This is the name used in the original implementation in Boost. It addresses [DE002] as "noinit" implies that no "initialization" is performed. Drawbacks: it doesn't use core terms, and is somewhat misleading as some it might indicate that not even vacuous initialization has been performed.

make_shared_unsafe_init, make_shared_weak_init

These names have prefixes that alert about something fishy, but they still have "init", which is potentially misleading. They do not reflect core terms. They also don't really reflect what the function does. Unless we introduce a new core term "weak initialization".


Same as above, except a bit more misleading, as it implies that it only works for trivial types, or that it skips the constructor for types that have one.


"Nonvalue" hints that the produced value may be fishy, but it is not clear if it hints enough that it cannot be read. Still, not following core terms, and has "init".

make_shared_partially_formed_value, make_shared_with_partially_formed_value

"Partially formed value" sounds dangerous enough to discourage people form reading the value. It doesn't contain "init". It reflects the intent a bit. But it is not actually true because for types with default constructor the value is actually fully formed.

make_shared_for_overwrite, make_shared_with_no_guaranteed_value

Clearly reflect the intent. Do not have "init". Do not invent terms. Maybe too descriptive.


Uses familiar core terms, maybe somewhat libelarly. Still, the uninitiated may think that unspecified value can be read.

make_shared_valueless, make_shared_with_valueless

"Valueless" is used in std::variant and is perhaps sufficiently scarry. The two contexts are similar in the sense that in either case you do not want to read the value, but to overwrite it.

make_shared_with_discarded_value, make_shared_discarded_value

You do not want to read a discarded value, don't you?

make_shared_indeterminate_value, make_shared_with_indeterminate_value, make_shared_indeterminate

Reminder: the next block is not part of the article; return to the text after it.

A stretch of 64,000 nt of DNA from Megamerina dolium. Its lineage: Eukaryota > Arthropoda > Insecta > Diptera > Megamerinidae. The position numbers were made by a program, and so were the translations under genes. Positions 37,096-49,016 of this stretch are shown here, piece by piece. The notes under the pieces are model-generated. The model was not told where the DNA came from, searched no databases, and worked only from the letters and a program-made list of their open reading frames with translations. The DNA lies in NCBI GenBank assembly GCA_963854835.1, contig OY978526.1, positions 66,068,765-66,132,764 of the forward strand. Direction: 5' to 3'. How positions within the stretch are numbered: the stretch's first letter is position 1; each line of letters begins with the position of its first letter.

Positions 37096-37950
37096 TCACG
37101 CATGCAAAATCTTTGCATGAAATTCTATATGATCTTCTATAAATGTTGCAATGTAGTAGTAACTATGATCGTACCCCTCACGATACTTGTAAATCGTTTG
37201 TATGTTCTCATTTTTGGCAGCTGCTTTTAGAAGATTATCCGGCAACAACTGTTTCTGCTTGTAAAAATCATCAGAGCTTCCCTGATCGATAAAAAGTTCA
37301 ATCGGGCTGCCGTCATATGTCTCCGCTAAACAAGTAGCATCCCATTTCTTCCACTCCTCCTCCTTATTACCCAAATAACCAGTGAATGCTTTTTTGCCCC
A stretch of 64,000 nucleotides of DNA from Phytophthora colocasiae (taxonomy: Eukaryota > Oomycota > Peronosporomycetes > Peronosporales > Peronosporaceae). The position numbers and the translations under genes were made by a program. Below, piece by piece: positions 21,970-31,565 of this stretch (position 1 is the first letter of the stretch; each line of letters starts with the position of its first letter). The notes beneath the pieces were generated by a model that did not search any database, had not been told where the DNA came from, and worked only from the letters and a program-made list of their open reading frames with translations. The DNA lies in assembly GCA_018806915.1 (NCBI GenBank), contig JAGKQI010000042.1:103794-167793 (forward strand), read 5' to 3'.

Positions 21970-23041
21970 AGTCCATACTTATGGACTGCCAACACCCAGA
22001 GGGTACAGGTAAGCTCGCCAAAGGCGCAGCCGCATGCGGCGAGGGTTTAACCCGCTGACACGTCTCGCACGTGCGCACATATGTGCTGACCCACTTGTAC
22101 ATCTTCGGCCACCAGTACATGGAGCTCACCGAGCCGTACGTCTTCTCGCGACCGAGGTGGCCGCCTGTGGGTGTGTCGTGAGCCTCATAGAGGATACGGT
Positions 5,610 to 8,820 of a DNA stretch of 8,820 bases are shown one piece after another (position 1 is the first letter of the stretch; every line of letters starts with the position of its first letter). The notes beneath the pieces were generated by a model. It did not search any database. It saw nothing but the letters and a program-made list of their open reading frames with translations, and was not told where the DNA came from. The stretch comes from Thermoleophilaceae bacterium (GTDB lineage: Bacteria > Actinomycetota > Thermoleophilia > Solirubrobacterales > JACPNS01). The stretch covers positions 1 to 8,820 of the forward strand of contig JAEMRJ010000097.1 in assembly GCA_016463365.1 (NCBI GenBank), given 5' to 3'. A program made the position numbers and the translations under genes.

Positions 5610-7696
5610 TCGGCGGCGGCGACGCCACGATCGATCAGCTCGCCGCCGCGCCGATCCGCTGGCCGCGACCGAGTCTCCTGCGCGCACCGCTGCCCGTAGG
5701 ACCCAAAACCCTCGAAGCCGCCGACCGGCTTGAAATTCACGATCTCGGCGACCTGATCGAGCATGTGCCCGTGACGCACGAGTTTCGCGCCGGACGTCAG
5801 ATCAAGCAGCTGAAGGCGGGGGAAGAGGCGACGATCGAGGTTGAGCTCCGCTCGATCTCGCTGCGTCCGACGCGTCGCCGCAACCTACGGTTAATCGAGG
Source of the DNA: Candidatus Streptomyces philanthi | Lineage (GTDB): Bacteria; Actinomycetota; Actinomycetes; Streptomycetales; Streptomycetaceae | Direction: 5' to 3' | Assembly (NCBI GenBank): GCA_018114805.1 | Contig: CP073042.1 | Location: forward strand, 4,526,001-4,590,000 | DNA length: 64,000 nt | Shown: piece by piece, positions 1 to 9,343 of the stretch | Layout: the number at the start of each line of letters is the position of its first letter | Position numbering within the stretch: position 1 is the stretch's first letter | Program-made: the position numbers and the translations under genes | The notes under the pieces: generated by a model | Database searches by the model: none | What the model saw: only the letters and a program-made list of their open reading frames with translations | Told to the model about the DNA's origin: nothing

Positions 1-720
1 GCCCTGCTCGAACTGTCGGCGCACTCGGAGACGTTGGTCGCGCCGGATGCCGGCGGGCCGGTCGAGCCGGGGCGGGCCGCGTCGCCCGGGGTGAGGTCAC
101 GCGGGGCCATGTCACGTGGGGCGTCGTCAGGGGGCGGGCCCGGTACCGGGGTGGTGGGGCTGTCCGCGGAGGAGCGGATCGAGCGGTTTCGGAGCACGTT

This uses the core term "indeterminate value" which is the right term at least for trivial types. It is not the right term for types with default constructor, but the meaning should be sufficiently clear from the context. This makes it incompatible with std::uninitialized_default_construct.

Other options

The reflector discussions also suggested that the core terms themselves could be changed to be easier to consume by the uninitiated. However, this would require the coordination between the working groups that may not be feasible for C++20. So, either this idea needs to be abandoned, or LEWG can preemptively invent intuitive terms in hopes that CWG will adapt in the future.

The feature test macro

It should be noted that std::make_shared_default_init is acompanied by the corresponding feature test macro __cpp_lib_smart_ptr_default_init. Should LEWG decide to change the name of the function, does the name of the macro also require a change?


  1. [DE002], "Rename make_unique/shared_default_init to make_unique/shared_nonvalue_init", (DE002,
  2. [P1973r0], Nicolai Josuttis, "Rename '_default_init' Functions", (
  3. [P1020r1], Glen Joseph Fernandes, Peter Dimov, "Smart pointer creation with default initialization", (
  4. Greg Colvin, Beman Dawes, Peter Dimov, Glen Fernandes, Boost.SmartPtr (
  5. [P1978r0], Andrzej KrzemieĊ„ski, Glen Joseph Fernandes, Nevin Liber, Peter Dimov, "Rename make_shared_default_init functions and do nothing more", (